Amongst the many issues associated with the Coronavirus, financial concerns come a close second after those of health. For businesses, the financial challenges can be both disconcerting and debilitating, but the Government have introduced various packages to aid businesses during this difficult period. One of the most appealing and perhaps vital of the packages considering the cash-flow issues experienced by many during these unprecedented times is the Coronavirus Business Interruption Loan Scheme facilitated by the government-owned British Business Bank. Here are some of the most frequently asked questions about the scheme:

What is the Coronavirus Business Interruption Loan Scheme (CBILS)?

It is a temporary state-funded scheme enabling small or medium-sized enterprises negatively affected by the pandemic to borrow up to £5 million under more favourable terms. Borrowing can take a myriad of forms including loans, asset finance, invoice finance and overdrafts. The Government will provide lenders with a guarantee of 80% on each loan (subject to a pre-lender cap on claims) and the first year will be interest-free. Terms can be up to six years for loans and three years for overdrafts and invoice finance.

Who is eligible?

The scheme benefits small or medium-sized businesses which are UK-based in their activities and have annual turnovers below £45 million. It is open to businesses from all sectors except for banks, insurers, reinsurers, and public-sector organisations including state-funded schools. Applications must demonstrate a viable borrowing proposal and a self-certified statement that the business has indeed been adversely impacted by the pandemic.  

How do we apply for the scheme?

Applications can be submitted directly via the websites of one of the 40 accredited lenders. Some lenders, notably the banks, may require businesses to have been existing customers in order to apply. It is important to bear in mind that every lender will have a different perception of risk. In the event of an unsuccessful application, businesses can apply to other lenders without prejudice. Your lender may require you to take independent legal advice prior to any agreement particularly if a personal guarantee is involved.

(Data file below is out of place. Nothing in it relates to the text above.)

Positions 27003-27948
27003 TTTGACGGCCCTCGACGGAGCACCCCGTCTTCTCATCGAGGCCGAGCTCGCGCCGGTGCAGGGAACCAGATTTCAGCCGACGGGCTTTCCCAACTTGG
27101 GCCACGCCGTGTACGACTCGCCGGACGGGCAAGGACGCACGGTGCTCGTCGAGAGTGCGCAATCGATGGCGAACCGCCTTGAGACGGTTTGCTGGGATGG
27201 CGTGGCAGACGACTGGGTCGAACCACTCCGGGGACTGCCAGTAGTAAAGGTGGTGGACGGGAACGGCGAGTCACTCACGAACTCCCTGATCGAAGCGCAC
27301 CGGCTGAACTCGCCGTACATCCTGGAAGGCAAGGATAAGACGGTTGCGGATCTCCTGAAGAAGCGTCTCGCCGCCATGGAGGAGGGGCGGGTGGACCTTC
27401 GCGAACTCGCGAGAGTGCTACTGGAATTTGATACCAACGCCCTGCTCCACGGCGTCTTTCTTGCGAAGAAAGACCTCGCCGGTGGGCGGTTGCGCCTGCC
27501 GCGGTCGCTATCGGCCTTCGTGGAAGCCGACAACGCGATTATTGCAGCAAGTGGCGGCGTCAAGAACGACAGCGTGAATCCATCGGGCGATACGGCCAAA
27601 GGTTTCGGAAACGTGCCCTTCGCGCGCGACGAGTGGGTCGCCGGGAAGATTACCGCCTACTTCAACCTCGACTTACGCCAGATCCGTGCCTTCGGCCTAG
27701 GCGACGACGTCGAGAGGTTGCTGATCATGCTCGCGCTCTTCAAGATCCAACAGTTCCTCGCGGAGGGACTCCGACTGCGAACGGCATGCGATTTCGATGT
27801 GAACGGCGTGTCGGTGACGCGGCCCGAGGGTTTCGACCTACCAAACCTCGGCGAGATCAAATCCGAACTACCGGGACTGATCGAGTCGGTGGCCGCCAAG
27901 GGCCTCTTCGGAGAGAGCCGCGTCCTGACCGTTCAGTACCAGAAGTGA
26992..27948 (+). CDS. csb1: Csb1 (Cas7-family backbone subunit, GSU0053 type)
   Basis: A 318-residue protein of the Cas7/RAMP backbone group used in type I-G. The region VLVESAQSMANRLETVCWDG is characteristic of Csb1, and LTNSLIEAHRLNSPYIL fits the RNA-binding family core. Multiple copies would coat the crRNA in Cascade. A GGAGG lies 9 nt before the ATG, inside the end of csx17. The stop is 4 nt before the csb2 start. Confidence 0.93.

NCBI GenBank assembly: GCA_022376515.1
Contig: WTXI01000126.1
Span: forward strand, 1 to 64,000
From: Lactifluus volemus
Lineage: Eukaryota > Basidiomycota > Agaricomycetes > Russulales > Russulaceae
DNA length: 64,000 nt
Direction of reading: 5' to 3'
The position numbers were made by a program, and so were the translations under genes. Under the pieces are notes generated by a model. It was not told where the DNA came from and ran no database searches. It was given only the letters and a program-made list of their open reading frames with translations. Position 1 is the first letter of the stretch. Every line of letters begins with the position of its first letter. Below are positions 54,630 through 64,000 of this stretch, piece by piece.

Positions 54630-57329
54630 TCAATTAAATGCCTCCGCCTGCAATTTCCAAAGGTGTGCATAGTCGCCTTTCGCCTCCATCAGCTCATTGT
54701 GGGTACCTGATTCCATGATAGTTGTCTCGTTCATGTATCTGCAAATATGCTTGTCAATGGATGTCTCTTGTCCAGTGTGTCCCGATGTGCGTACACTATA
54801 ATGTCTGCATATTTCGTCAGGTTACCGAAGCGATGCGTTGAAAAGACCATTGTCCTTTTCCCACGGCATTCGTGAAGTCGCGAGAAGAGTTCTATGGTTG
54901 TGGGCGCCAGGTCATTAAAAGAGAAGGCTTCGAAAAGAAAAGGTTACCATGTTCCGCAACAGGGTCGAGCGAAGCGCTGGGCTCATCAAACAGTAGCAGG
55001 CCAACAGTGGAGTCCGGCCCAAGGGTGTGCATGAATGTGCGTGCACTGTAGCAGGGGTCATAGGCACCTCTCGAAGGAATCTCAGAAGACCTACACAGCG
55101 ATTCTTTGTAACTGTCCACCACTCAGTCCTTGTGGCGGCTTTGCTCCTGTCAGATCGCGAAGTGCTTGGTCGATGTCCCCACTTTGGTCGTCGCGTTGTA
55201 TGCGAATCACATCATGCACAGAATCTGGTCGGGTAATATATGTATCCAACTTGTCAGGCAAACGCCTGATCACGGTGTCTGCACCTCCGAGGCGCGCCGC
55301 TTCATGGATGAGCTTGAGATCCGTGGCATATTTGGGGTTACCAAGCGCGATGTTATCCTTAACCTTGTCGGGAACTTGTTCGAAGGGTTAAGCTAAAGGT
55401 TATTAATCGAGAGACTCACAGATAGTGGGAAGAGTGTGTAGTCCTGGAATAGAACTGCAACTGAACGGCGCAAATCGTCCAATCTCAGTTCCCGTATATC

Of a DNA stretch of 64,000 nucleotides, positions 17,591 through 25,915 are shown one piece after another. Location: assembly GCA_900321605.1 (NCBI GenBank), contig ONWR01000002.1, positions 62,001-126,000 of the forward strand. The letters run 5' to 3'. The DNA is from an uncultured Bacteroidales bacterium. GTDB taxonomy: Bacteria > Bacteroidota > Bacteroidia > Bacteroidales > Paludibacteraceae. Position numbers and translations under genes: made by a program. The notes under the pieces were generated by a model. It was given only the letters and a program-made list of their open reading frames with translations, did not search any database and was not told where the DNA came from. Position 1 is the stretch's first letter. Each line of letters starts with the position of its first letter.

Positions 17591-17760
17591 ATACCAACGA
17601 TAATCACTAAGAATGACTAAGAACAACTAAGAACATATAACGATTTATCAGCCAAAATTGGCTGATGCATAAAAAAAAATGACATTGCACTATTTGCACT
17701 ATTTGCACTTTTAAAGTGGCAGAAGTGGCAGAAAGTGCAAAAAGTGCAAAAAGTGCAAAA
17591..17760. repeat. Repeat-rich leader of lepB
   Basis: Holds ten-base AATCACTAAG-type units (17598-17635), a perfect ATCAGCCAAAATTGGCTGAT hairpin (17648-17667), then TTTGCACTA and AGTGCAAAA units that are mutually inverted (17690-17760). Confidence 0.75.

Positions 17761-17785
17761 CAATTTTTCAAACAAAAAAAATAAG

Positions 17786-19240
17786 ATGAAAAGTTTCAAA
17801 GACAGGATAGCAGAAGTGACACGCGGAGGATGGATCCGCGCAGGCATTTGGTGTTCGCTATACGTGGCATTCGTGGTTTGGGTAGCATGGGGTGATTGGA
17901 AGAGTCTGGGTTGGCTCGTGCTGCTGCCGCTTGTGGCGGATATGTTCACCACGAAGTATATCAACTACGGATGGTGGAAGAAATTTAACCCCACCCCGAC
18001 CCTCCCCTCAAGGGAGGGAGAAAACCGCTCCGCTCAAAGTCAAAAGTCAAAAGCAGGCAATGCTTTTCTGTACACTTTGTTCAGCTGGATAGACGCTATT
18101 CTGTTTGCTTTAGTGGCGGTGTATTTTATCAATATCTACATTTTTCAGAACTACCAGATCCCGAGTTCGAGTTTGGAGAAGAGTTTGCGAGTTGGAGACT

Do company directors need to give personal guarantees?

As of last week, lenders have been prohibited from demanding personal guarantees on loans less than £250,000. They may, however, still request security for the facility. For any loans exceeding this value, borrowers must provide security, and lenders are entitled to ask for a personal guarantee should it be deemed appropriate. An individual’s main home, otherwise known as the Principal Private Residence, cannot be taken as security or a personal guarantee under any circumstance. To the relief of many borrowers, any recoveries from personal guarantees are capped at a maximum of 20% of the outstanding balance of the CBILS facility after the proceeds of all other available collateral have been applied.

What documents will we need to submit with our application?

Whilst the requirements vary from lender to lender, examples of useful documents include management accounts, cash flow forecast, business plans, historic accounts, and last but not least, details of assets. Some lenders may be more flexible or less onerous with their documentation and as such, the unavailability of certain documents should not deter businesses from applying.

How difficult is the process and what are the likelihoods of a successful application?

Every outcome is dependent on the facts and more so, on the assessment criteria set by the individual lenders. Noticeably, the requirement for a ‘viable’ proposal is subjective and financial adversity is independently determined by the lenders. There are also currently only 40 lenders listed under the scheme whilst there is a multitude of businesses in need of financial support as a matter of emergency. Unsurprisingly, widespread delays have been reported and according to data from UK Finance, only 0.65% of enquiries have resulted in loans as of last week. Nevertheless, as the scheme is only in its early stages, we can hope that necessary adjustments will continue to be made retrospectively.

Our annual turnover exceeds £45 million. Are the Government offering assistance to larger businesses?

The business is no longer classified as a small to medium-sized enterprise and as such, cannot benefit from the Coronavirus Business Interruption Loan Scheme. However, should the business’s annual turnover range between £45 million to £500 million, the business could qualify under the Coronavirus Large Business Interruption Loan Scheme instead. Much like its counterpart, the Government will provide a guarantee of 80% to enable banks to make loans of up to £25 million. However, businesses under this scheme will not benefit from an interest-free 12 months and loans will be offered at commercial rates of interest. It is also important to note that businesses can only apply if they have been unsuccessful in securing regular commercial financing in the first instance.